An interesting article written by Victor R. Fuchs titled “How and Why US Health Care Differs From That in Other OECD Countries” appears in JAMA, January 2, 2013,Vol 309, No. 1, pp. 33-34.  The article attempts to discuss the difference between the U.S. Healthcare system and other countries in the  Organization for Economic Co-operation and Development (OECD). One way they differ is that the healthcare expenditures in the U.S. are twice as high. A second way they differ is that the share of expenditures funded by the U.S. government is lower. Most OECD countries have a tax-supported system healthcare system that is able to have lower administrative costs and is able to negotiate costs more aggressively with drug companies and physicians. Thirdly, there are differences in care with the U.S. being more technology intensive such as with MRIs. The author then argues some reasons for the differences. He says that in the U.S. individuals appear more distrustful of government, and that this has a deeply historic cause. Of course the author points out that Medicare and Medicaid are an exemption to this. I find this argument hard to believe. For example, many Americans put money in a private bank, yet […]

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Senate Report Calls for Removing Deceptive Corporate Dentistry Entities From Medicaid

Previously I have written an article titled Fraud and Abuse in Medicaid Clinics where a discussion was made that currently dentists have large amounts of debt when they graduate from school. This leads to them having to face potentially hard and difficult choices to pay their bills as they essentially become indentured servants. Recently Senators Charles Grassley (R-IA) and Max Baucus (D-MT) published a 1517 page report in June 2013, titled “JOINT STAFF REPORT ON THE CORPORATE PRACTICE OF DENTISTRY IN THE MEDICAID PROGRAM.” This report is a very large PDF file (143 MB) and is available for download over at http://www.finance.senate.gov/library/prints/.  Don’t be intimidated by the size of the report though as it really is a bit over 30 pages with the rest of the 1400+ pages serving as an appendix. Hence, it is very readable. The report talks about dental management companies that in some cases own dental clinics and have complete control over operation which includes clinical care provided by dentists. Some states have specific requirements which only allow a licensed dentist to own a clinic. However, the report discusses how some dental management companies have deceptive ownership structures which may hide from state authorities that the […]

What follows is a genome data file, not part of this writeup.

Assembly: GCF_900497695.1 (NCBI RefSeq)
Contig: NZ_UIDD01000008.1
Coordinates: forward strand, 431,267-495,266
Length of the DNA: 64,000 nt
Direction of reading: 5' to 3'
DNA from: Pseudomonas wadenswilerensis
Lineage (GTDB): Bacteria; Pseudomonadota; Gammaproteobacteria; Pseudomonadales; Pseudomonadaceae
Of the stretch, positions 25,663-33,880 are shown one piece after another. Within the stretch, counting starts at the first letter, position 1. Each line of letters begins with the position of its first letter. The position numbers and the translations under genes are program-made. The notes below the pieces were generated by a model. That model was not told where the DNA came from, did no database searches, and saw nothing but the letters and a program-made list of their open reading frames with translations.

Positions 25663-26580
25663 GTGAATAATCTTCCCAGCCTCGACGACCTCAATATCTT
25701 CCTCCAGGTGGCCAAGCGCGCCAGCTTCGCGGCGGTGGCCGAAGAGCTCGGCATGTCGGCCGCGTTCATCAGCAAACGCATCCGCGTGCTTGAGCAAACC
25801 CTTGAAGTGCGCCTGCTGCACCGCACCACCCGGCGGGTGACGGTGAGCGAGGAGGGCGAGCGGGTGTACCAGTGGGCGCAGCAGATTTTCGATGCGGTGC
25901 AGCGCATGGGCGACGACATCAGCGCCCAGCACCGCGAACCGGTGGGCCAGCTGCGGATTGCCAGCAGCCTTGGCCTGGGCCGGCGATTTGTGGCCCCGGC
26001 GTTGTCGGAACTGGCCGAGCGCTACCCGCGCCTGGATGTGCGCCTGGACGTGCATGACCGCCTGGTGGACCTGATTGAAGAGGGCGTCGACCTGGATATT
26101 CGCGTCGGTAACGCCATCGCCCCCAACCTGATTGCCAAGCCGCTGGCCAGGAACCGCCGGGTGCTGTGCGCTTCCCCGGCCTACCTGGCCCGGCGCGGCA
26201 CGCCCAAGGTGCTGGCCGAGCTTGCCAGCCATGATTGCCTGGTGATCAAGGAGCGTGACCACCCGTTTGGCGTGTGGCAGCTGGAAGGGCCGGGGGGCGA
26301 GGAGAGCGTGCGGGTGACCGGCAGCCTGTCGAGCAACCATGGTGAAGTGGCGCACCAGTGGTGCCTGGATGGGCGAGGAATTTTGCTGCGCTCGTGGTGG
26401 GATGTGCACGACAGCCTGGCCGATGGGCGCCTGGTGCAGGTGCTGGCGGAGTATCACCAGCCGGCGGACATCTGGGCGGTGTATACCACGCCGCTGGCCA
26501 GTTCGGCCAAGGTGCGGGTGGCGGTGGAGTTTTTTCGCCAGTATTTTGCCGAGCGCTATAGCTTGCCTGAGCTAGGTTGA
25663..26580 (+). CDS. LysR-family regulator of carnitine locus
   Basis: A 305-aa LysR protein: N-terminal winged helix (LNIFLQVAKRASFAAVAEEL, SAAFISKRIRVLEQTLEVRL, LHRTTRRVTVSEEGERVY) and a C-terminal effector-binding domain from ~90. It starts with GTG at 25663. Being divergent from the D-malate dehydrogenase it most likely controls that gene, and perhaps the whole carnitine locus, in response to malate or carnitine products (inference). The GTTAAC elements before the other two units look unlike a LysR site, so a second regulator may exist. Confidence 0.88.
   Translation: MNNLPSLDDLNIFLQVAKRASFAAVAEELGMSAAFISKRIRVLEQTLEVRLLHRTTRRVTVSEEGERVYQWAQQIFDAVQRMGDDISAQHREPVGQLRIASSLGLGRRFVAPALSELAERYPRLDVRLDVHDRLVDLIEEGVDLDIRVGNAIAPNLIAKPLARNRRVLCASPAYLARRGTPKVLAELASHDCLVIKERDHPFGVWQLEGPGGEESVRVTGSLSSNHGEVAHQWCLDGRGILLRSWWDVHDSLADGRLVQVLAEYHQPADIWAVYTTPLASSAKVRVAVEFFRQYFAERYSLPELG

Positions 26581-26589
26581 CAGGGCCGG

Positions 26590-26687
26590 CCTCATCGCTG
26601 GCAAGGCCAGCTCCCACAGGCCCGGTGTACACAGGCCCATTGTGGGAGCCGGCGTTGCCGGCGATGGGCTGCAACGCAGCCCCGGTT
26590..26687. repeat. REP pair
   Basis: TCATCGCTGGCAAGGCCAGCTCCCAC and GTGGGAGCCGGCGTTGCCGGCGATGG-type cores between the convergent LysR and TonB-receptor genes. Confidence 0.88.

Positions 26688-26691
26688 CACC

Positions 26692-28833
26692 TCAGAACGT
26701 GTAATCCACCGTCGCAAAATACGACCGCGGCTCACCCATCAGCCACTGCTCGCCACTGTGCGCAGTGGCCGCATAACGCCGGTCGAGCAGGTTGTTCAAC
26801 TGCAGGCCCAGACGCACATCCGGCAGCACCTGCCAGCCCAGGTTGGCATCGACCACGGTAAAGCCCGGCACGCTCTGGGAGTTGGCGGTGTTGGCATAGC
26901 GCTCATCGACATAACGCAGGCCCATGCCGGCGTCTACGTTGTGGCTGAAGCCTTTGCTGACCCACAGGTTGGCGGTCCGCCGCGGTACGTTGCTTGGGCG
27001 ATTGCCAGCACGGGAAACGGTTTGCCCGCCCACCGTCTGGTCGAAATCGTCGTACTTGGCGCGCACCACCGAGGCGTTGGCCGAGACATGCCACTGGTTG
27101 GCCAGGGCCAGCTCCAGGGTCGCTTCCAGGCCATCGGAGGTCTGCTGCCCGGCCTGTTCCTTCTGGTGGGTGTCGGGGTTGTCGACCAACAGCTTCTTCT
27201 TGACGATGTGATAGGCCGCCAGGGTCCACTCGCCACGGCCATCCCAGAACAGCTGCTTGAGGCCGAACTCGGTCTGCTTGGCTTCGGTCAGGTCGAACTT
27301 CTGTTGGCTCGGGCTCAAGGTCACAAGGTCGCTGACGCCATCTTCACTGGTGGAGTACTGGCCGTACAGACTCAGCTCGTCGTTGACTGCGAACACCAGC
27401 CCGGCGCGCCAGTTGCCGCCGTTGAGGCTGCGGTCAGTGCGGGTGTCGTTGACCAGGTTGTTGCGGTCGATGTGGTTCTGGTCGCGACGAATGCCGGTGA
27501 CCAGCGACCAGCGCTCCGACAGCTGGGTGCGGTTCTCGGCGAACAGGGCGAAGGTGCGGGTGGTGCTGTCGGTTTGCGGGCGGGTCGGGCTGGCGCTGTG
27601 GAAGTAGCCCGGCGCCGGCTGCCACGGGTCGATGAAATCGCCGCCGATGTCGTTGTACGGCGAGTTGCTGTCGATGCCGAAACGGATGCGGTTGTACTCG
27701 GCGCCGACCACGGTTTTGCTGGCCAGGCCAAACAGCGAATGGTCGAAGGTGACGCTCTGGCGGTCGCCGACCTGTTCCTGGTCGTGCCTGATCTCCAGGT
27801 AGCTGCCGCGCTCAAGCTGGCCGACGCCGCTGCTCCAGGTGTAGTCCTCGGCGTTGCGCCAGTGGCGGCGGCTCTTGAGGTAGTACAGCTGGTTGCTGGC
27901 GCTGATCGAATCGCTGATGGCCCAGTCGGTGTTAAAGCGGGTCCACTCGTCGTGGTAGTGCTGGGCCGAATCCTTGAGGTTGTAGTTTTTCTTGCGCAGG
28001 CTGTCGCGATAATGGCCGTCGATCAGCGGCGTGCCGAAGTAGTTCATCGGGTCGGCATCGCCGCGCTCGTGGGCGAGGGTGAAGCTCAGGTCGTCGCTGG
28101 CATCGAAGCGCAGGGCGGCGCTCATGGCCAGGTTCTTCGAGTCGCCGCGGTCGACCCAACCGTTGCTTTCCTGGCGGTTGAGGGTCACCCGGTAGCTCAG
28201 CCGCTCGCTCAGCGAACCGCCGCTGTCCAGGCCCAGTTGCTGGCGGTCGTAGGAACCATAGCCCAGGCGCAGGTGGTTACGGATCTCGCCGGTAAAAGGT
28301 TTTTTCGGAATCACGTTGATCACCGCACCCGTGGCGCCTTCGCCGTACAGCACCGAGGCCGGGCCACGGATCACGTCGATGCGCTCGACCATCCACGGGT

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Looking at Evidence Supporting Dental Procedures from Cochrane Systematic Reviews

An interesting article titled “Is the Evidence Supporting Dental Procedures Strong? A Survey of Cochrane Systematic Reviews in Oral Health” by Clovis Mariano Faggion Jr. appears in J Evid Base Dent Pract, vol. 12, pp. 131-134, 2012. The article sets out to explore Cochrane systematic reviews and whether or not they provide useful information for use in dentistry. The author set out to look at the quality of evidence for Cochrane systematic reviews published in dentistry. The evidence was considered inadequate when authors described weak or insufficient evidence or when no studies were selected for the review. A total of 120 systematic reviews were looked at for 20 topics. The author did have some creative interpretation to assess the reviews. He states: “The full text of articles was, however, scrutinized to assess the risk of bias of included primary studies; methodological issues, such as allocation concealment and blinding, were usually not reported or were performed in a part of the primary studies sample. Some can argue that using stricter criteria would probably categorize almost all systematic reviews as providers of inadequate evidence. In other words, for some reviews, the attitude when scoring evidence as adequate was optimistic.” The author states: “Over […]